Jan 6th 2022

Balloon Angioplasty and Stenting for Unilateral Branch Pulmonary Artery Stenosis Improve Exertional Performance

The authors sought to determine whether intervention for unilateral pulmonary artery stenosis improved exercise capacity, abnormal ventilator response to exercise, and symptoms.

This study was published February 11th 2019. 

This study is a multi-institutional prospective cohort study from 6 centers enrolling 20 patients > 10 yrs. of age with at least a 10% difference in normal pulmonary blood flow distribution between lungs.

All patients underwent pre-procedural CPET, echocardiography or MRI, perfusion scans (or MRI), and a chronic dyspnea score. All patients underwent CPET, perfusion scan, or MRI (to assess differential flow) and chronic dyspnea scoring post-intervention.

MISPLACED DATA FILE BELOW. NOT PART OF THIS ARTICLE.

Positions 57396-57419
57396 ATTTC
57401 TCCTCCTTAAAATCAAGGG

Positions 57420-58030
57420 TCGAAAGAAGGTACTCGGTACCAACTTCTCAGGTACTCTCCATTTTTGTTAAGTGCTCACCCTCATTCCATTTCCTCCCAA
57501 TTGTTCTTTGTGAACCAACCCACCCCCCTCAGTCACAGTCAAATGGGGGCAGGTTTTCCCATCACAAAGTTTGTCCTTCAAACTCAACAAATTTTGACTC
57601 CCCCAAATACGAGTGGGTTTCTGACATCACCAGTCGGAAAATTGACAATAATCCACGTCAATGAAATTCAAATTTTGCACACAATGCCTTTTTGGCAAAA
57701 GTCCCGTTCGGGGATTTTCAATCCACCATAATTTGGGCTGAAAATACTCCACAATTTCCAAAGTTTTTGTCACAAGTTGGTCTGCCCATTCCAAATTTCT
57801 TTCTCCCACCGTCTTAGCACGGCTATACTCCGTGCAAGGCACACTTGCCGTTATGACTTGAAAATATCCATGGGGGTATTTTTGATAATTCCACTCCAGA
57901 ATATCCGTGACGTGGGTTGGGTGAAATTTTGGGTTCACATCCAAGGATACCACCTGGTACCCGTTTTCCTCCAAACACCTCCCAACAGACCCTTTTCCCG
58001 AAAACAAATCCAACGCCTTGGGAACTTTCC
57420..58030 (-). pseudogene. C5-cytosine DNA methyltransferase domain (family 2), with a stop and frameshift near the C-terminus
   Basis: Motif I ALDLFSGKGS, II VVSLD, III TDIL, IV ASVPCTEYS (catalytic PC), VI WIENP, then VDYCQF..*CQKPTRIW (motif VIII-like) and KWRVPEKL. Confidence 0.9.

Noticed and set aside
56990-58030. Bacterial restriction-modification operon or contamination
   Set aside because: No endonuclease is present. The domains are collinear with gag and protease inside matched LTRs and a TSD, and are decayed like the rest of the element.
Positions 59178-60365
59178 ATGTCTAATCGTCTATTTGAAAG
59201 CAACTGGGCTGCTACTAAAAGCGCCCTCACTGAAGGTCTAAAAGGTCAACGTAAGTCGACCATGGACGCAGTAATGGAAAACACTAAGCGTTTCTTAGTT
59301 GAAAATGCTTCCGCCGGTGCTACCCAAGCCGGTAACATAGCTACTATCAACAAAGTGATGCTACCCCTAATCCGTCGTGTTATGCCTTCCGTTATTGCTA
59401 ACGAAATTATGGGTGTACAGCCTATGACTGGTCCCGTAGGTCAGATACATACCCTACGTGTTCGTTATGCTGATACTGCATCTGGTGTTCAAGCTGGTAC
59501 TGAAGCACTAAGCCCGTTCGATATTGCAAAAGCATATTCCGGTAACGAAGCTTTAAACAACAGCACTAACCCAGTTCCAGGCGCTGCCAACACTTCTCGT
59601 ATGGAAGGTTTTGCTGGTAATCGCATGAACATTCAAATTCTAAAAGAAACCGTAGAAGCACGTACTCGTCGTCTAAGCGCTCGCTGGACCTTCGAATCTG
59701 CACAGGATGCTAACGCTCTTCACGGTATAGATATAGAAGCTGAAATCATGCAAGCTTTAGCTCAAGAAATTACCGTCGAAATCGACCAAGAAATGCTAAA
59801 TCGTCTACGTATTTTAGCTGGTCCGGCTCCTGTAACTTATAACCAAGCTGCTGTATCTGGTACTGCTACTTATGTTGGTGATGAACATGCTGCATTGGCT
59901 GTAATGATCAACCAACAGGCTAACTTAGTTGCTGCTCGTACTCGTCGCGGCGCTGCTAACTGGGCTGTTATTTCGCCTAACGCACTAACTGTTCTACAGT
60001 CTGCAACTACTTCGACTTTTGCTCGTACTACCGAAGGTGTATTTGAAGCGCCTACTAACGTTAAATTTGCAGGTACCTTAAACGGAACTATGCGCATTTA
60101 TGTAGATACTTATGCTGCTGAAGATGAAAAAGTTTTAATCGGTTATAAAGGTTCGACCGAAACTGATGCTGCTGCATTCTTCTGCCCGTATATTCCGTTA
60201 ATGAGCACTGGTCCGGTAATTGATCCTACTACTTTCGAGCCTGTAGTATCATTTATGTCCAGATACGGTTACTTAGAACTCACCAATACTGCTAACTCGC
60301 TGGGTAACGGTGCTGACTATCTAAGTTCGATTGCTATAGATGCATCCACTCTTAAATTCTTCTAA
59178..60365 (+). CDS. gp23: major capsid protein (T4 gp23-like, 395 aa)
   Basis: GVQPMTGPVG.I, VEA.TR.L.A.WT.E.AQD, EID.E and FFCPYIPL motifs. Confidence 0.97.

All patients had technically successful procedures with > 50% increase in angiographic luminal diameter. Physiologic success (> 20% improvement in flow to stenosed lung) was achieved in 10/15 pts in whom post-procedural perfusion imaging was performed.

Before the intervention, all patients had decreased exercise capacity and abnormally high VE/VCO2. There was an improvement in percent predicted peak VO2, percent predicted O2 pulse, and the slope of VE/VCO2 post-intervention. Chronic dyspnea score also improved post-intervention significantly. Intervention on unilateral branch pulmonary artery stenosis results in high technical success and physiologic and clinical improvements in most patients.

All interventional cardiologists should be aware of these results. This study should stimulate further research into the physiologic effects of unilateral branch pulmonary artery interventions in a larger cohort of patients.

All editors: David Balzer, MD, FSCAI

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